Don’t panic: Interpretation bias is predictive of new onsets of panic disorder
woud et al. 2014 jad panic disorder.pdf (241.7Kb)
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Woud, Marcella L.
Zhang, Xiao Chi
Becker, Eni S.
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CitationWoud, Marcella L., Xiao Chi Zhang, Eni S. Becker, Richard J. McNally, and Jürgen Margraf. 2014. “Don’t Panic: Interpretation Bias Is Predictive of New Onsets of Panic Disorder.” Journal of Anxiety Disorders 28 (1) (January): 83–87. doi:10.1016/j.janxdis.2013.11.008.
AbstractPsychological models of panic disorder postulate that interpretation of ambiguous material as threatening is an important maintaining factor for the disorder. However, demonstrations of whether such a bias predicts onset of panic disorder are missing. In the present study, we used data from the Dresden Prediction Study, in which a epidemiologic sample of young German women was tested at two time points approximately 17 months apart, allowing the study of biased interpretation as a potential risk factor. At time point one, participants completed an Interpretation Questionnaire including two types of ambiguous scenarios: panic-related and general threat-related. Analyses revealed that a panic-related interpretation bias predicted onset of panic disorder, even after controlling for two established risk factors: anxiety sensitivity and fear of bodily sensations. This is the first prospective study demonstrating the incremental validity of interpretation bias as a predictor of panic disorder onset.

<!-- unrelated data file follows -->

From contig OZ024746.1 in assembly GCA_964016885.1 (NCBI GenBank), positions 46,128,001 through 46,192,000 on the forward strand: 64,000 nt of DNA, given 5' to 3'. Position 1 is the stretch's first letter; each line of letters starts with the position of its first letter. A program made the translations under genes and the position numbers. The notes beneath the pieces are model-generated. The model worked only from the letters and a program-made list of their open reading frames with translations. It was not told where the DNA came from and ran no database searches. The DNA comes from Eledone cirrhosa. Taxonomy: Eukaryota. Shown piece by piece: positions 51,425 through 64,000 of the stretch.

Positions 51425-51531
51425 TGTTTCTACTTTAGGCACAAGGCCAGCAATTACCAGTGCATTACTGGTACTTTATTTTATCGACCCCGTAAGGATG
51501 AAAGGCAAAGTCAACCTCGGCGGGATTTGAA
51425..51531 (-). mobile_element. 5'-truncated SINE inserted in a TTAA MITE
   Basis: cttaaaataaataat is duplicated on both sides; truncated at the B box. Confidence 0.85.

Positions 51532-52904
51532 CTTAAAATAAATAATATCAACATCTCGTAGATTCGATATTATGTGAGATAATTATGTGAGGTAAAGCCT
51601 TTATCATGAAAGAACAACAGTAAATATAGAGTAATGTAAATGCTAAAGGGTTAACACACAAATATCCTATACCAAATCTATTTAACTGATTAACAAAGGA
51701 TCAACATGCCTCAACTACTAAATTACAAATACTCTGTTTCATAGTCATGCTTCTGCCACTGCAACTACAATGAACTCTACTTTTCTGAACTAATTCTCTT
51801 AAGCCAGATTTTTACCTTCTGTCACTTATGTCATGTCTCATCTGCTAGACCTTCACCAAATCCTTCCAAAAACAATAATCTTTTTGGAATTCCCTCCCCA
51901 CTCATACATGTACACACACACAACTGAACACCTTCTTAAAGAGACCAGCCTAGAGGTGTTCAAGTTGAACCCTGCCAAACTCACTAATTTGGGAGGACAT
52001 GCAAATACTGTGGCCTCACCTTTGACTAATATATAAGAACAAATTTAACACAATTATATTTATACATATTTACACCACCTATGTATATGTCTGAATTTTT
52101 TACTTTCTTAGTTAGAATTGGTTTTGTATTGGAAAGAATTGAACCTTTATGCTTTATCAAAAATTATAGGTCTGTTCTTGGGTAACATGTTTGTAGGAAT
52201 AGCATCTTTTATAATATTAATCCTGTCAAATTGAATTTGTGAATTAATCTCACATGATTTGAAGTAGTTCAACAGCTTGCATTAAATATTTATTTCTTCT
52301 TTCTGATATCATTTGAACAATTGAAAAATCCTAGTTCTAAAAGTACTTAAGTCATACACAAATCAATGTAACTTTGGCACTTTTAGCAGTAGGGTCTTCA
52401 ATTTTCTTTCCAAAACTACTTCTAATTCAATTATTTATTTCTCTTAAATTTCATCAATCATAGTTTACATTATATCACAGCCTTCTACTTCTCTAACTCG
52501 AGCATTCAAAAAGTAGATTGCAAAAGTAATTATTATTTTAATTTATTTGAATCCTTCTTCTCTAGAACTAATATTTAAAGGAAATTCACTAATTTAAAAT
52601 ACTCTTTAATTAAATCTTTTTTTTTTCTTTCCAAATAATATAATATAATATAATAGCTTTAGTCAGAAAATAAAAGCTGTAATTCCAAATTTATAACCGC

Citable link to this pagehttp://nrs.harvard.edu/urn-3:HUL.InstRepos:26370198
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